• Loki puts a Truth Serum in the punch when he crashes a Valentine's Day dance.
  • So Proud of You: Kamala's mother tells her this when she reveals that she knew for some time that Kamala was the new Ms. Marvel.
    "You're at a difficult age. Your father and I were worried you would get involved with drugs or with friends who were bad for you. If the worst thing you do is sneak out to help suffering people, then I thank God for having raised a righteous child."
  • Spiritual Successor: Kamala's role during Civil War II is comparable with Anya Corazón's during first Civil War. Both are mentored by Carol Danvers, both fight for her side (or at least do so initially, in Kamala's case), and both eventually feel bad when they start questioning themselves on whether they fight for justice or not.
  • Spit Take: Kamala's reaction after she is told that the orange juice she drank also had vodka in it is to spit it out in shock.
  • Stealth Insult: Zoe gives the appearance of being very perky and friendly, but uses her "questions" about Islam and Kamala's Pakistani background to make derogatory comments about their culture and traditions. Bruno and Nakia already can see what she's doing and he refers to her as the "concern troll"; only Kamala herself thinks Zoe is genuinely bubbly.
  • Stupid Crooks: Bruno's brother Vick tries to rob the Circle Q and winds up robbing Bruno himself when Bruno switches shifts with Chatty Bob. He apparently cannot even unload his gun properly, and accidentally shoots Kamala with a gun that he claims is empty.
  • Take a Third Option: A villain tells Kamala that she should "get with the program or get out of the way." Kamala chooses Option C: Get in the way.
  • Teens Are Monsters: Kamala's class has to analyse an article claiming this. Nakia is outraged that someone can just write off a whole generation like this, and Kamala points out that it's dangerous too as every generation has to solve the problems the previous one created. Kamala later uses the same article as a way to tell the Inventor's brainwashed teens that they are not solving anything by letting themselves get turned into organic batteries.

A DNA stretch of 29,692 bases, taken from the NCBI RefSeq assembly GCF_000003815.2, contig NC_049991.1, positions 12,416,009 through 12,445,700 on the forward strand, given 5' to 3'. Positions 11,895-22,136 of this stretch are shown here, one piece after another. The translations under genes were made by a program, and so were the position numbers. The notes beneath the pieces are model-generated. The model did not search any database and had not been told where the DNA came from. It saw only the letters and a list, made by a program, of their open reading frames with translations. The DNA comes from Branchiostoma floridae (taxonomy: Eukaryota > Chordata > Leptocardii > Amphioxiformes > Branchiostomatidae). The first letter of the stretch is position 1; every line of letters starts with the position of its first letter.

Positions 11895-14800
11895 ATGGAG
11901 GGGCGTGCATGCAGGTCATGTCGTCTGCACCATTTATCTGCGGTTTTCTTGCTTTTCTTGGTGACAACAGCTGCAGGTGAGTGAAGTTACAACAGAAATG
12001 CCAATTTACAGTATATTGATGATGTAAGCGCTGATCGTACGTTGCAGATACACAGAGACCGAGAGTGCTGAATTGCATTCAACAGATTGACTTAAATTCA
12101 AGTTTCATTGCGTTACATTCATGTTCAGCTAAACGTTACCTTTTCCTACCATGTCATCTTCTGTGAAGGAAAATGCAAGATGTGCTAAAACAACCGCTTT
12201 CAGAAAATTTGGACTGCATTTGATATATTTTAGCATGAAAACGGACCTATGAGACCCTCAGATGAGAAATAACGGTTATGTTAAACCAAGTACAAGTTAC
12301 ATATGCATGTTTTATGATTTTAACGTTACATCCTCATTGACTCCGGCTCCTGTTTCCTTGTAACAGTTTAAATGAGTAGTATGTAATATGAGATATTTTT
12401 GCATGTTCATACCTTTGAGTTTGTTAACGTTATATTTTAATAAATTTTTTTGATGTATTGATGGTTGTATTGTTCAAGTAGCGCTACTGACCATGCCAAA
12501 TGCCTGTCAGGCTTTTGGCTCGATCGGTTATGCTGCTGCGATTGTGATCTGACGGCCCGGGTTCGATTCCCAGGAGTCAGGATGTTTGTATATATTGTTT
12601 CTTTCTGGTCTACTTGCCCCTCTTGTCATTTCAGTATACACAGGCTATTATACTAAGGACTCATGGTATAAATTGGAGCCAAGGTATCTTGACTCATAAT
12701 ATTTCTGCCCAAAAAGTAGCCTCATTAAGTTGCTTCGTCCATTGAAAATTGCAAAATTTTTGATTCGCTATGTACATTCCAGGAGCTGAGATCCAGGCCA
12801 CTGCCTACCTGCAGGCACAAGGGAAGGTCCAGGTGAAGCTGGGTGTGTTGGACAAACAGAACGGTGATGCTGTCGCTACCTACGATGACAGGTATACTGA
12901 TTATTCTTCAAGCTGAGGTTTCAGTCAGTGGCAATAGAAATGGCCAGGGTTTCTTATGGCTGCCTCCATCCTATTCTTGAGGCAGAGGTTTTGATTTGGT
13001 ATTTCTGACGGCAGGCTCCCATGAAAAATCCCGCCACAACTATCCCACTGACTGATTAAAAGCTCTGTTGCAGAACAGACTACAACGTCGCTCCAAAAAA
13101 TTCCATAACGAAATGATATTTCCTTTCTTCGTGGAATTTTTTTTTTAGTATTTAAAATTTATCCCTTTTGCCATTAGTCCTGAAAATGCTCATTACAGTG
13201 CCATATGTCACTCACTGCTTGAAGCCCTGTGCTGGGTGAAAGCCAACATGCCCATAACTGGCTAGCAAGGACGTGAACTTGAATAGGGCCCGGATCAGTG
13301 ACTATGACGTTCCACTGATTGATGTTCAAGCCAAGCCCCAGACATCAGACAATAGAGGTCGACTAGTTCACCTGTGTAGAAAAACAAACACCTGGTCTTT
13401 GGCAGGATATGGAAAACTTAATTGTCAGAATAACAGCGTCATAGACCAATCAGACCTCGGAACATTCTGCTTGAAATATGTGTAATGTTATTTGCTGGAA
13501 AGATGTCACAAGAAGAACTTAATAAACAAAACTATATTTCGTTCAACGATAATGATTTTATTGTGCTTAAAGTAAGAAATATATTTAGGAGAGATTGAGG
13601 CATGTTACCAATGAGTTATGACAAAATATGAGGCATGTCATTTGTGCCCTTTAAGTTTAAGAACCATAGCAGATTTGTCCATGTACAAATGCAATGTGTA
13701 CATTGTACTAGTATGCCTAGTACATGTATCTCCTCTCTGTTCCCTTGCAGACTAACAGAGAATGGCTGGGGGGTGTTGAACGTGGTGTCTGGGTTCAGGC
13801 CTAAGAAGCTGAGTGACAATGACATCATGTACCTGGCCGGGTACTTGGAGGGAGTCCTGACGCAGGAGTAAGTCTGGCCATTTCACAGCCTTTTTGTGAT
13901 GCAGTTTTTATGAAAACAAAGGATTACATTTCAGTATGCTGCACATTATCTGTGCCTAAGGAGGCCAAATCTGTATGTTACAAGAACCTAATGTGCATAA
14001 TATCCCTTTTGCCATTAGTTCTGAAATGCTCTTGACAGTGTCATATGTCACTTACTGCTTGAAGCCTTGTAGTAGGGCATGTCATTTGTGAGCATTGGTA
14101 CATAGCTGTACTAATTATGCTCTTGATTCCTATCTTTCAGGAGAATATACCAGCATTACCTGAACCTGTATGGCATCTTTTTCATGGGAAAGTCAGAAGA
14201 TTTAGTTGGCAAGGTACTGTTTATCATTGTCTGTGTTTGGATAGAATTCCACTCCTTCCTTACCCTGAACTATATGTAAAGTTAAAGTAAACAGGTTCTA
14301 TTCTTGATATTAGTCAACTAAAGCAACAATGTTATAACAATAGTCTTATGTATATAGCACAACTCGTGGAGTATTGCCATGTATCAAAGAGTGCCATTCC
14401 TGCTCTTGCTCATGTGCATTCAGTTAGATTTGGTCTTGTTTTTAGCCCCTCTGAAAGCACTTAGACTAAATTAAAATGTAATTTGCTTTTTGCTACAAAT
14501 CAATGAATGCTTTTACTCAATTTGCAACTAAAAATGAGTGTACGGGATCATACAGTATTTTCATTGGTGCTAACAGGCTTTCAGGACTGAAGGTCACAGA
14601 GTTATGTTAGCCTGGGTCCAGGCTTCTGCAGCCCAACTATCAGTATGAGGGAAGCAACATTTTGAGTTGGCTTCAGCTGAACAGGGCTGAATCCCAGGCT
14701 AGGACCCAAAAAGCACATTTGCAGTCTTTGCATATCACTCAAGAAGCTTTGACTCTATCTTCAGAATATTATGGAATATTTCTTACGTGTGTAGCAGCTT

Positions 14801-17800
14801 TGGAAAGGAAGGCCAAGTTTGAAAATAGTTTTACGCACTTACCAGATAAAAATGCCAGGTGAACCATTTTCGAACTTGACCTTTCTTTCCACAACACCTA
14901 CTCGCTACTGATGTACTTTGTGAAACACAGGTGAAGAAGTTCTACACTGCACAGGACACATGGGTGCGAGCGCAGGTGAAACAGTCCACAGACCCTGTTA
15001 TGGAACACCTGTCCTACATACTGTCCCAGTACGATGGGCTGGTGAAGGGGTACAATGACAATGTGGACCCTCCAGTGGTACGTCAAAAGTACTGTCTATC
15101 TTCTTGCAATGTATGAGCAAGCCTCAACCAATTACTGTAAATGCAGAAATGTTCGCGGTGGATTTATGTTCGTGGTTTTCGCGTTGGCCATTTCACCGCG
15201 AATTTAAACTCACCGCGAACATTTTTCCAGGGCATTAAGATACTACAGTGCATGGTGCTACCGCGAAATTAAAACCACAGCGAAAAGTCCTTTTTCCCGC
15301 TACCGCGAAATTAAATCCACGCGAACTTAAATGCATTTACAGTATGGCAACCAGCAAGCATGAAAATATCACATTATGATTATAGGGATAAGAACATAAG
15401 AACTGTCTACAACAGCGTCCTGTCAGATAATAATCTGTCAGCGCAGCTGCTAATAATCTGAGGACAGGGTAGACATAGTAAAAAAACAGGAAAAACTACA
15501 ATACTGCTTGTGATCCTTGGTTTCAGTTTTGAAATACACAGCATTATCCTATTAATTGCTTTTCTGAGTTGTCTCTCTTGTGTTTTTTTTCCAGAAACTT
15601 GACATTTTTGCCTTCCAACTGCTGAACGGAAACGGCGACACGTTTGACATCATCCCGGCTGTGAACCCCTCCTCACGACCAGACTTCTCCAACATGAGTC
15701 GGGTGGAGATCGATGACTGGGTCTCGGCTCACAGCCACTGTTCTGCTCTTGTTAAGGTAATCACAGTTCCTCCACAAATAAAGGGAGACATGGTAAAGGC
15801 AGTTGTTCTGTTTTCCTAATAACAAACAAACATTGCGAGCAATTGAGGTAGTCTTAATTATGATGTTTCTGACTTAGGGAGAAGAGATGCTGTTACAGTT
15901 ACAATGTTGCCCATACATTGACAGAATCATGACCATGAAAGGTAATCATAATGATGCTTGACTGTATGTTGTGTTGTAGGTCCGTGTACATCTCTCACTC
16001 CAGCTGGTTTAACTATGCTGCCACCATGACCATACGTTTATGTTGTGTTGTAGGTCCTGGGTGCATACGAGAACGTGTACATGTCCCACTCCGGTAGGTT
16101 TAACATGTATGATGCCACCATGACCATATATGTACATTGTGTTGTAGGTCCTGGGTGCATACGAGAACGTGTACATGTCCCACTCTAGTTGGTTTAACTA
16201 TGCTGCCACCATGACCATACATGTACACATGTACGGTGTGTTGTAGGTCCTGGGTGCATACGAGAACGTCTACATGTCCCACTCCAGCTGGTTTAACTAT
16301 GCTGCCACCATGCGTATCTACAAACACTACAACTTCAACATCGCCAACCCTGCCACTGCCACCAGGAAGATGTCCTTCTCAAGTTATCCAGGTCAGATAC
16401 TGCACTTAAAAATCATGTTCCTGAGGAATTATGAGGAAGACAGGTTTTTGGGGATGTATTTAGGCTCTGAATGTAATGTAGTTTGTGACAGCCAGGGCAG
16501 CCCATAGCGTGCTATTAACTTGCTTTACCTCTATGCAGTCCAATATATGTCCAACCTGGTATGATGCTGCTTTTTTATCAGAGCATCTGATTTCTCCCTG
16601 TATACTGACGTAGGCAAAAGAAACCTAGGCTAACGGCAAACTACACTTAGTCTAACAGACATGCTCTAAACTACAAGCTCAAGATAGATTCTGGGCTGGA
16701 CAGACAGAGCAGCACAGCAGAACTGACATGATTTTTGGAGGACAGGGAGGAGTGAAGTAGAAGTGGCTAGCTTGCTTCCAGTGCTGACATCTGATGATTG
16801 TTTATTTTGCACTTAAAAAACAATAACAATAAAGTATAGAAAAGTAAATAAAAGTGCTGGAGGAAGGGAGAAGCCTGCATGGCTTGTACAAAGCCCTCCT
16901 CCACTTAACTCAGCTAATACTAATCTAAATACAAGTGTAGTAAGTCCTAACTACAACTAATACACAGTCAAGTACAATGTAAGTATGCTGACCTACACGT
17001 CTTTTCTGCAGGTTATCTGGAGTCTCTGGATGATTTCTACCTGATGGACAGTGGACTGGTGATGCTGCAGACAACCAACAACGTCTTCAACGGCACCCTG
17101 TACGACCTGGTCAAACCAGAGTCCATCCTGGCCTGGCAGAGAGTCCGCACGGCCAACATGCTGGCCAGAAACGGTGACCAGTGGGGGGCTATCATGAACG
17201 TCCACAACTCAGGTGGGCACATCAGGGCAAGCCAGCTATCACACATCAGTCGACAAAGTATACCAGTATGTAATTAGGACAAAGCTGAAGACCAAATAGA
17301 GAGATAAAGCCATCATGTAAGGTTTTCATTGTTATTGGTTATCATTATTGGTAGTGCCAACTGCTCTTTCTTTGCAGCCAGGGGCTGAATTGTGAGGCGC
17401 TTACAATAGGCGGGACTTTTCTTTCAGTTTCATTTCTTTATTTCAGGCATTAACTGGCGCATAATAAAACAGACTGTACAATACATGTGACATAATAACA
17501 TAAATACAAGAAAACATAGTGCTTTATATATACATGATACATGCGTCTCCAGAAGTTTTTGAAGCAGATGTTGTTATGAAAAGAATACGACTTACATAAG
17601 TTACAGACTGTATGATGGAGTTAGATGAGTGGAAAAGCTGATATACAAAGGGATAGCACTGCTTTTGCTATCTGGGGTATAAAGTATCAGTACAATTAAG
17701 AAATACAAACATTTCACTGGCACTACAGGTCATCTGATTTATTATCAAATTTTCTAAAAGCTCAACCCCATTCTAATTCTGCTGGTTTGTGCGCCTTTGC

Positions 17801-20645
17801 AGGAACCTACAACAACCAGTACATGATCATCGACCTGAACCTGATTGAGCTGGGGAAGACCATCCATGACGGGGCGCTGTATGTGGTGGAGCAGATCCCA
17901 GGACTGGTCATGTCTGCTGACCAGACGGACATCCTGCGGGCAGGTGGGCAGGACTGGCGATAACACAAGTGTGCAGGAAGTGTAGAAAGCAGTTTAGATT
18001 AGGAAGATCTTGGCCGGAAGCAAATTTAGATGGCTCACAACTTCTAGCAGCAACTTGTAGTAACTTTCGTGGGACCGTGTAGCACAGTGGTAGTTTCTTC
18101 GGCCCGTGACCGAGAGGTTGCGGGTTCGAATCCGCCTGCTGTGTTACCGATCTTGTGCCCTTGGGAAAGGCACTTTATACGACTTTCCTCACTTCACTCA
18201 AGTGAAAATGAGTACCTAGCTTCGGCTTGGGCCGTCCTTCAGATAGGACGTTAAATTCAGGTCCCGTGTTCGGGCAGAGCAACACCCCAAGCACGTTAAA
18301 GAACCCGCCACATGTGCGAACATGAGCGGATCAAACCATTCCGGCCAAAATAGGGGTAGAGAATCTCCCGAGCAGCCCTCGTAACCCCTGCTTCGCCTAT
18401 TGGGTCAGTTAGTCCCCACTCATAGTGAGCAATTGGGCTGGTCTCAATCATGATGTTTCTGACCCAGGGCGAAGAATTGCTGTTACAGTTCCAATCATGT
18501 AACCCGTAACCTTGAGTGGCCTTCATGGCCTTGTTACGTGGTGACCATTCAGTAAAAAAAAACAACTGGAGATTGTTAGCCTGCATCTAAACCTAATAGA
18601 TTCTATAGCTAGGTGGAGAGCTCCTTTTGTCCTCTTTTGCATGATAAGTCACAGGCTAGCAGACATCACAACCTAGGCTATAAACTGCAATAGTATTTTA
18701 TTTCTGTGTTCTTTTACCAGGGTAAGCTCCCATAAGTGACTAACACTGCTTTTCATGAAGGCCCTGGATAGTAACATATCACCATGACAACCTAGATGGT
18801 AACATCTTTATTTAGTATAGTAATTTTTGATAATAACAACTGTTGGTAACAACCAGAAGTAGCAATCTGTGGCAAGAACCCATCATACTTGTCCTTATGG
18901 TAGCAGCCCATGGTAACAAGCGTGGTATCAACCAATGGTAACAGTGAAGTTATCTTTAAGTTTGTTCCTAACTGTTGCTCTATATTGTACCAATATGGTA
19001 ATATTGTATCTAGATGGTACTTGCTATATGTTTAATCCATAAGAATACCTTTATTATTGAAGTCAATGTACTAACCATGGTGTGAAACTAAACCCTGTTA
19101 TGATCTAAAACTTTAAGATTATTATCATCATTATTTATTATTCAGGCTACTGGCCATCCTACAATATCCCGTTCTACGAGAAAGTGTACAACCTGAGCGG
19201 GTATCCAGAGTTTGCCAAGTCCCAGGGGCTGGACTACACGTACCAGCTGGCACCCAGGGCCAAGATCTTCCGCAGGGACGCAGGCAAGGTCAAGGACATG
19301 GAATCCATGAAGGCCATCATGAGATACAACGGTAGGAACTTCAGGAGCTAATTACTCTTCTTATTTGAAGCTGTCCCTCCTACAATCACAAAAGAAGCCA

• Theme Music Power-Up: Kamala lampshades this when she mentions she needs one.
  • They Would Cut You Up: One of Kamala's reasons for not wanting the authorities to see her and her new powers, and why she reveals herself to Bruno, is that she fears that, if she were discovered, she would be shipped off to a lab to be experimented on.
  • Thinks Like a Romance Novel: Loki's "help" on his Valentine's day visit suggest this, but realistically it was probably more, well, Loki being Loki. Also the other characters found it not romantic but very creepy.
  • Training Montage: After a disastrous first attempt to rescue Vick from the Inventor's minions, Kamala spends the next day with Bruno testing her absolute limits.
  • Troll: Nakia and Bruno refer to Zoe as the "concern troll", since she asks questions about Islam and Nakia's Middle Eastern backgrounds so that she can make condescending remarks.
  • Truth Serums: In issue #12, Loki puts an Asgardian truth elixir in the punch at the Valentine's Day ball. He doesn't target it or anything, but counts on the fact that, if everybody says what they really think, he will be able to find if someone has something other than relationship troubles. Chaos ensued, which the local superheroine kind of takes issue with.
  • Unwanted Rescue: The Inventor's teenage "hostages" claim that they're a blight on society and a waste of Earth's resources, so they're willingly giving their bodies to become organic batteries for his robots as a way of repenting. Naturally, they're not happy to see Kamala trying to rescue them.
  • Uplifted Animal: The Inhumans' dog, Lockjaw, is sent to watch out for Kamala. He is not exactly people-smart, but he understands spoken English.
  • Use Your Head: Kamala resorts to a super-sized headbutt to stop a robot in issue #8.
  • Valentine's Day Episodes: Issue #12. It's pretty much filler, which can be summed up as: "Loki trolls the cast". Only two plot relevant things happen: First, it becomes obvious that Bruno has unrequited romantic feelings towards Kamala. Second, Loki wards the school which might reduce later property damage caused by superhero battles (as seen in #16).
  • Weaponized Animal: Issue #6 has crocodiles with laser beams on their heads, along with other gadgets.
  • Wolverine Publicity:
    • Wolverine is the first character to guest-star in Kamala's series... though given his history of sidekicking with teenaged girl superheroes it is kinda fitting. Also lampshaded by Kamala.
      Kamala: I totally put you first in my fantasy hero team-up bracket!
    • She also squees over being rescued by Spider-Man, who also has a history of teaming up with newbie supers. She flat out calls it a "Spider-Man team up".
  • You Are Better Than You Think You Are: Kamala gets through to the brainwashed teens by asking for their strengths and pointing out their potential.
  • Wham Line: In issue 18, Kamala's mother reveals that she already knew that her daughter is Ms. Marvel.
    Muneeba: Oh, beta... I know.
  • With Great Power Comes Great Hotness: Subverted. When Kamala Khan first gets her shapeshifting powers, she uses them to look like her idol, Carol Danvers (in her "swimsuit" Ms. Marvel costume). She quickly learns changing your outside doesn't change anything about who you are inside. . . along with many practical downsides of a typical superheroine outfit.